10. Even though it is a well settled principle of law that an Industrial Tribunal or a Labour Court while adjudicating a dispute has no power to vary or alter the points or issues referred for adjudication, however, on the basis of pleadings made by the parties, the Tribunal is entitled to frame certain issues which fall in the category of ‘incidental issues’ which are either issues of law or mixed question of law and fact. Such ‘incidental’, ‘additional’ or ‘ancillary issues’ are required to be determined by the Tribunal as they pertain to the jurisdictional question and are normally required to be decided as a preliminary issue. If the issue goes to the root of the matter and is an issue or an objection pertaining to the maintainability of the Industrial Dispute referred for adjudication or the jurisdiction of the Tribunal itself, the Tribunal is well within its right to go into this question as an ‘incidental issue’ and decide it as a preliminary issue. If the Tribunal on such examination comes to the conclusion that it has no jurisdiction, the Tribunal is free to reject the reference.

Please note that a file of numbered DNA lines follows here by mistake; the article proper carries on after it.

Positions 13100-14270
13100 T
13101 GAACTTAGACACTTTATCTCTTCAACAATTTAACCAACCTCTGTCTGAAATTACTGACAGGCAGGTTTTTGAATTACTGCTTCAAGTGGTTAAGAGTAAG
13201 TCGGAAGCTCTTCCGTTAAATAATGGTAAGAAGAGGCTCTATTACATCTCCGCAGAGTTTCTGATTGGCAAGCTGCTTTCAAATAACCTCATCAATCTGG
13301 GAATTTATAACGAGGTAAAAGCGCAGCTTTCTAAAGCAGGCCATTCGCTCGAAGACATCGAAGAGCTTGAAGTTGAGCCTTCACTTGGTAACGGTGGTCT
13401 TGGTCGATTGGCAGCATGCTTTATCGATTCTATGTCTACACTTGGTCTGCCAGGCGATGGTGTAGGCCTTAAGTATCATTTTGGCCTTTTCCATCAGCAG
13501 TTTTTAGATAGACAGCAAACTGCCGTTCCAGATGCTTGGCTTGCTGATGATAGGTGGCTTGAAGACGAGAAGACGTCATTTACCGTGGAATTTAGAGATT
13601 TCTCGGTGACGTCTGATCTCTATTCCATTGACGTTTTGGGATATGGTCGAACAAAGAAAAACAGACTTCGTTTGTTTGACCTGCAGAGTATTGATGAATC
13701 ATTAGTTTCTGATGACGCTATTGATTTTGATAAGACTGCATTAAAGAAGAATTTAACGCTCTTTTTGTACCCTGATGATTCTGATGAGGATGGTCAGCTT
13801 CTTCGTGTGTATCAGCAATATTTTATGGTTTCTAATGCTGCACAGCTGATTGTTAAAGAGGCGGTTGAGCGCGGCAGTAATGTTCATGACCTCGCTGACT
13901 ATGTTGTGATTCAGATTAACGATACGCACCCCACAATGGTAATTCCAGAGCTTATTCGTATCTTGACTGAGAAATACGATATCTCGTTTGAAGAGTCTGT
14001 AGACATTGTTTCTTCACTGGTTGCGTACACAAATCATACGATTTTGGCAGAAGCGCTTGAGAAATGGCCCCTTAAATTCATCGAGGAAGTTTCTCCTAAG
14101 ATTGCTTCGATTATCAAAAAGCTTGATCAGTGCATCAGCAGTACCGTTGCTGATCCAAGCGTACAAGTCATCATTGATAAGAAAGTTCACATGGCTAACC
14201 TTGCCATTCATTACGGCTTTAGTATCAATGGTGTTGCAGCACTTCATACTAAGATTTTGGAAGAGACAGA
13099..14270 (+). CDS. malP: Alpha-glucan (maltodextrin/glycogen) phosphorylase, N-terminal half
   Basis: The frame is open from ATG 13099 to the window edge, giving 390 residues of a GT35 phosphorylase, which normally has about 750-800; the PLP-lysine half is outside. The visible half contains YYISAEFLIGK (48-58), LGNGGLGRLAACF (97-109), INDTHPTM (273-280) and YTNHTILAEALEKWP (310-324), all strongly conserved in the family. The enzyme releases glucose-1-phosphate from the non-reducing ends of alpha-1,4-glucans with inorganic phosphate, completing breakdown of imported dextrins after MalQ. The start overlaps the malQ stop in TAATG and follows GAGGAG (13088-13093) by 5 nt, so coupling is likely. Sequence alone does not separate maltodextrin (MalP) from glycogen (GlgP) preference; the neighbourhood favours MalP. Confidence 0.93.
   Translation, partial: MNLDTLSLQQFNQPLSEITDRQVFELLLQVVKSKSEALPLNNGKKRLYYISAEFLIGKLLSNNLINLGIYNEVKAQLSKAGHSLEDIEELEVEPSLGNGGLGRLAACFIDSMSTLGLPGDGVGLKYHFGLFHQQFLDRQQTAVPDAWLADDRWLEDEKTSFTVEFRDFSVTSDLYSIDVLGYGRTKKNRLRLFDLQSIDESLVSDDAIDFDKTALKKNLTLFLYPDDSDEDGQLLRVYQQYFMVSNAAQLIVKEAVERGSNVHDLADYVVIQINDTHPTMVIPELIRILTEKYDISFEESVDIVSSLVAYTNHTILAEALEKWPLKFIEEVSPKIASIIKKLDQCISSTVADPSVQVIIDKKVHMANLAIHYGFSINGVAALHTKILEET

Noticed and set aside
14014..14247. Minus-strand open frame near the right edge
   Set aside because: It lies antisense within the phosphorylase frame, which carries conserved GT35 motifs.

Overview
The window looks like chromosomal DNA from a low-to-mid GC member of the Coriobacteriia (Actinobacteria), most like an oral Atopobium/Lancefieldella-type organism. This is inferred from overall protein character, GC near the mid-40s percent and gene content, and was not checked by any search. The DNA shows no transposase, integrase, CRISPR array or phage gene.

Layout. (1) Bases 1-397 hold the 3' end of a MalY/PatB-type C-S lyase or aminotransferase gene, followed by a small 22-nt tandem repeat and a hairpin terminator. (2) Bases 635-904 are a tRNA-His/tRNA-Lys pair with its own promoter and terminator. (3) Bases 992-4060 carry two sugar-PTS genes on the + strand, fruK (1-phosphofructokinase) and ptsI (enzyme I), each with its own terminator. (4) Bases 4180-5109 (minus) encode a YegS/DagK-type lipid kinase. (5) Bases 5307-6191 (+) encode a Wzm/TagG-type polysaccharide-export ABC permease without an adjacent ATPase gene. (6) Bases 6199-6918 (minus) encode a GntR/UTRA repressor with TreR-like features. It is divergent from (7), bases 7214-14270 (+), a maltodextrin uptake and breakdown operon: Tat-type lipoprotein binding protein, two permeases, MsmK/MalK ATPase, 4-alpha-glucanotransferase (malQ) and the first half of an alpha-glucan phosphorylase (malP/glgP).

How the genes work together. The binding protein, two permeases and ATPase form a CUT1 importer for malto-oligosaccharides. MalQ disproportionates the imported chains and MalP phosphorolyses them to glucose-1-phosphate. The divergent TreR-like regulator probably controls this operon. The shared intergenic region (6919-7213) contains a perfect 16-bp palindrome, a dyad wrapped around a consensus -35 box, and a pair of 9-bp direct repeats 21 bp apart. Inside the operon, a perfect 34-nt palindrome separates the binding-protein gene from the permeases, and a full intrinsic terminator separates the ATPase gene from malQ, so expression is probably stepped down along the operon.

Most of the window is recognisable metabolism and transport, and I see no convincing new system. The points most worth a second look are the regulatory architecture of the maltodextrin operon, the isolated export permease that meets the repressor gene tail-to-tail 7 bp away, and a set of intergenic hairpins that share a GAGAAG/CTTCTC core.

11. In fact sub-section (4) of section 10, of the Industrial Disputes Act, lays down the parameters relating to the jurisdiction for adjudication which a Tribunal or a Labour Court is required to adhere to while determining the points referred for determination and while doing so if certain ‘incidental’ question arises like question of jurisdiction, the Tribunal is required to go into this aspect also. In the case ofManagement of Express Newspapers (P) Limited, Madras v. The Workers and others, AIR 1963 SC 569,a question arose as to whether an industrial dispute referred with regard to ‘closure’ of an ‘industry’ can be adjudicated by the Tribunal, as it was the contention of one of the parties that there is no ‘closure’, but it is a ‘lockout’. While analysing the question and while dealing with the question of jurisdiction in the aforesaid case, the Hon’ble Supreme Court held that these questions pertain to jurisdiction of the Tribunal for adjudicating the points referred for determination and can be tried as a preliminary issue, and finding of the Industrial Tribunal on this issue will decide the question of its jurisdiction to deal with the matter on merits.